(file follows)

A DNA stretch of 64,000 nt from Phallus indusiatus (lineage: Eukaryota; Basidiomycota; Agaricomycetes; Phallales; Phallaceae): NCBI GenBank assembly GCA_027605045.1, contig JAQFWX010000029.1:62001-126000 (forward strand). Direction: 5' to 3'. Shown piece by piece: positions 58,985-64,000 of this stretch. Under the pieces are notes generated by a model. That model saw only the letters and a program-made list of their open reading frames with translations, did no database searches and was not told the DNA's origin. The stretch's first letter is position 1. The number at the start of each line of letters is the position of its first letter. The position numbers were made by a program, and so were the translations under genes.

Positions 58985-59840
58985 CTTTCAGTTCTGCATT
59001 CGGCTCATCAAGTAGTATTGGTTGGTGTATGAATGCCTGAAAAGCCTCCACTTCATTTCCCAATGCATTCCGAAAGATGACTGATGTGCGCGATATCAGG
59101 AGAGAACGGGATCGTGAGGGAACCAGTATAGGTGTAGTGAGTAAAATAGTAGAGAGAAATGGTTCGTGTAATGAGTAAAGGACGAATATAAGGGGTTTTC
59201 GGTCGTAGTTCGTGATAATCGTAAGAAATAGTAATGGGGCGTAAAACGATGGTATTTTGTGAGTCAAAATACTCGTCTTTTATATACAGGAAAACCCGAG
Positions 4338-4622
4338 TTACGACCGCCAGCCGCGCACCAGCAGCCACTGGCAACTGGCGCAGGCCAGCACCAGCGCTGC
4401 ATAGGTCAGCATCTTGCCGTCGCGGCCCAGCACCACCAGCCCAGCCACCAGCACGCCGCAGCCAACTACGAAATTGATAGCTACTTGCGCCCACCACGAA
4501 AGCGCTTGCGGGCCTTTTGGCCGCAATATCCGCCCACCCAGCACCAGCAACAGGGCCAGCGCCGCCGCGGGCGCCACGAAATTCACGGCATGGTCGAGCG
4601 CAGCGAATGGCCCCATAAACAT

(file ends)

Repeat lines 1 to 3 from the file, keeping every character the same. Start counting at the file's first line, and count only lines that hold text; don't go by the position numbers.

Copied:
A DNA stretch of 64,000 nt from Phallus indusiatus (lineage: Eukaryota; Basidiomycota; Agaricomycetes; Phallales; Phallaceae): NCBI GenBank assembly GCA_027605045.1, contig JAQFWX010000029.1:62001-126000 (forward strand). Direction: 5' to 3'. Shown piece by piece: positions 58,985-64,000 of this stretch. Under the pieces are notes generated by a model. That model saw only the letters and a program-made list of their open reading frames with translations, did no database searches and was not told the DNA's origin. The stretch's first letter is position 1. The number at the start of each line of letters is the position of its first letter. The position numbers were made by a program, and so were the translations under genes.

Positions 58985-59840
58985 CTTTCAGTTCTGCATT